Dreamweaver 8 The Missing Manual
complete manual and guide to popular web editor
You can preview the results in multiple browsers – whichever you have installed. This manual covers all the conventional topics of web design – tables, frames, links, text formatting, and layout – but without once discussing the hieroglyphics of coding which must deter so many people wishing to design their own pages. It also deals with the more advanced features of web design, using style sheets, forms, layers, and multimedia such as Flash and Shockwave.
I think this is what has made Dreamweaver so popular – it caters for the amateur who doesn’t need to learn code; the semi-pro who needs power tools on a reasonable budget; and even the pro who wants site maintenance and management. It handles all these levels of task with ease.
Dreamweaver has lots of terrific features – such as a tool which will convert tags from upper to lower case – that is from from <B> to <b>. Why is this important? Because XML – to which we’re all heading – requires lower case tags. This makes it a powerful conversion tool, amongst other things.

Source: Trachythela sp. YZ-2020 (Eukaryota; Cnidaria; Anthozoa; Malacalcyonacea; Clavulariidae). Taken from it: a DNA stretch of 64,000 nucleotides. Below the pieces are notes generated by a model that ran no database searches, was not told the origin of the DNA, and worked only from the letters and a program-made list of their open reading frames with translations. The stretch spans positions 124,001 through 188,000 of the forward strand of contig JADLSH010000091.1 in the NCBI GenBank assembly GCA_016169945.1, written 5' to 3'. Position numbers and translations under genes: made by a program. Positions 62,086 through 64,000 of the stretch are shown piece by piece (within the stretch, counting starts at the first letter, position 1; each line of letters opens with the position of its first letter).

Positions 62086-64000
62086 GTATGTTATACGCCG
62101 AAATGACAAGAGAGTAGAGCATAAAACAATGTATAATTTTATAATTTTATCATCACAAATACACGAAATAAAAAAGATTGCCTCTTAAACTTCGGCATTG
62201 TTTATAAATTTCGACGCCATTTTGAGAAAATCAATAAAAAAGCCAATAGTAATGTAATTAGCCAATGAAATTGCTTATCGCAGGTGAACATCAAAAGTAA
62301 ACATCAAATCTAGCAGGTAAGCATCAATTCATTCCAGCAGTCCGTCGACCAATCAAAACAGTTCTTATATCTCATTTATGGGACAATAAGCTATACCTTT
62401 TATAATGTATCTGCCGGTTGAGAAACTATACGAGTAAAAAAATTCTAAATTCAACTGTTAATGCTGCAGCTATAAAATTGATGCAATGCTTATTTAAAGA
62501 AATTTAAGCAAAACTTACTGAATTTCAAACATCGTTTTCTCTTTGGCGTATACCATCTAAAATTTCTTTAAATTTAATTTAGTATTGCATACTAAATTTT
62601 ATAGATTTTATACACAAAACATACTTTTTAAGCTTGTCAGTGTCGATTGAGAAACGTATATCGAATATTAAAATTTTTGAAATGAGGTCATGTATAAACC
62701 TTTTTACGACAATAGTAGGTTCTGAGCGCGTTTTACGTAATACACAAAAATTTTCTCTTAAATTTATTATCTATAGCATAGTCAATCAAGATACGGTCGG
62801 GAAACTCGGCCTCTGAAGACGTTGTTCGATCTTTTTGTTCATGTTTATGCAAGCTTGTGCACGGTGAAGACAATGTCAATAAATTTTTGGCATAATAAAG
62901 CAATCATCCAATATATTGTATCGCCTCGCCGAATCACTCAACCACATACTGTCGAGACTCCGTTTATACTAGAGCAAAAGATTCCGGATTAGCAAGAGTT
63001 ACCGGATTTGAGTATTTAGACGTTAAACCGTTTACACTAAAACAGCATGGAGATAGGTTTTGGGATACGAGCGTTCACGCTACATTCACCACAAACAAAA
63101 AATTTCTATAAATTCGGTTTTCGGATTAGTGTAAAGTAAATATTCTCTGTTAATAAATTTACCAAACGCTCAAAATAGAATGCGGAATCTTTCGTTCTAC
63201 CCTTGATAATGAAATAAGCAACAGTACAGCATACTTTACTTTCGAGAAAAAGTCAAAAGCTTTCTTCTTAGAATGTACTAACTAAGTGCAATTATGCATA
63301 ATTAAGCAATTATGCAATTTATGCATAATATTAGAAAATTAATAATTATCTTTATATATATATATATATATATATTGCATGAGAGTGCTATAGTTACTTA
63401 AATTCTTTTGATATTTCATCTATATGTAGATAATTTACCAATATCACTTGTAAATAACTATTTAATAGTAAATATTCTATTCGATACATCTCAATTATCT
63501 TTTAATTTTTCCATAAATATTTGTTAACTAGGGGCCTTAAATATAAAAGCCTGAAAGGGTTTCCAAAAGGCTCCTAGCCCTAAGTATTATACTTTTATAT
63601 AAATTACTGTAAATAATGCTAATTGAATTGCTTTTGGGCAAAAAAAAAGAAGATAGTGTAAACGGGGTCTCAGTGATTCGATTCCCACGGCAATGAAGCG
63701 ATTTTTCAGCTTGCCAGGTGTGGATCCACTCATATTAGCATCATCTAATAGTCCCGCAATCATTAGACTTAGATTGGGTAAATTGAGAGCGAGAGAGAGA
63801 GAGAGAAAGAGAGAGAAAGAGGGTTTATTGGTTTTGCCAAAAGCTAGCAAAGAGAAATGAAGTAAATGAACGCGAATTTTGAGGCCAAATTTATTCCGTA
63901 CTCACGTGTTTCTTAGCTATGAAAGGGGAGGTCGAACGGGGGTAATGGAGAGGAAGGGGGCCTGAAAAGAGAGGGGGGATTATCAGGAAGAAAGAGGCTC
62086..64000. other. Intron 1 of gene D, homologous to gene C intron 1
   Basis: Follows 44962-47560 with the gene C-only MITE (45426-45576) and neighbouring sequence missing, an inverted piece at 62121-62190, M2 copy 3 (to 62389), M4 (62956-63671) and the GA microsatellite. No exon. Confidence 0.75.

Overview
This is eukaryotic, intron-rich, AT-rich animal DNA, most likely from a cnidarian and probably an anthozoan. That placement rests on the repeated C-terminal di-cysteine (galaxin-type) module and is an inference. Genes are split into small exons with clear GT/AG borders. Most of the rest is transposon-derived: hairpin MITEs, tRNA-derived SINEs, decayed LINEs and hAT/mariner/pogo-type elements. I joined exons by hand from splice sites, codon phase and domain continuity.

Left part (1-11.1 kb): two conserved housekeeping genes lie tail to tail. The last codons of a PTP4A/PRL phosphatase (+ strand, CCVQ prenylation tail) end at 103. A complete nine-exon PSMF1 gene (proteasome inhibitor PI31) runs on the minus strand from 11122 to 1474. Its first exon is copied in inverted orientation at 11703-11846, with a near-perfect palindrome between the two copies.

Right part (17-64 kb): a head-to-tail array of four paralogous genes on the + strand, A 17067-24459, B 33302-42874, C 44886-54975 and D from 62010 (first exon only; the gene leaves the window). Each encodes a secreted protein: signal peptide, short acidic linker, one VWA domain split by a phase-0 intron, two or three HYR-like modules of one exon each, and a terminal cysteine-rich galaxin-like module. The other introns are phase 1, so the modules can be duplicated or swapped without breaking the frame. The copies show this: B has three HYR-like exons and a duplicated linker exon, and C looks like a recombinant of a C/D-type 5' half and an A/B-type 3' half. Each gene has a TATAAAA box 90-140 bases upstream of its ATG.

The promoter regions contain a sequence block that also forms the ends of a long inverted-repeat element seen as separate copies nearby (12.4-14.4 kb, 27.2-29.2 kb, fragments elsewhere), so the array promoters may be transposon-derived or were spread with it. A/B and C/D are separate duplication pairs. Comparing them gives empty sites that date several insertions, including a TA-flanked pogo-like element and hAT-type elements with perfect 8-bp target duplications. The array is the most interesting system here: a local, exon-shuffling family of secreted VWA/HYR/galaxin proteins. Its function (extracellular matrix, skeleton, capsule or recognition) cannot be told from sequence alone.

There’s even a feature for re-organising existing sites which will automatically update all your links and folders. In addition, you can run a site past the program and it will show you any orphaned pages and broken links. These are excellent features for both amateur and professional users.
David McFarland’s explanations are painstaking and thorough, and these Missing Manuals are produced at O’Reilly Associates – which guarantees high quality production values.
© Roy Johnson 2006
David McFarland, Dreamweaver: The Missing Manual, Sebastopol (CA): Pogue Press/O’Reilly, 2006, pp.960, ISBN: 0596100566
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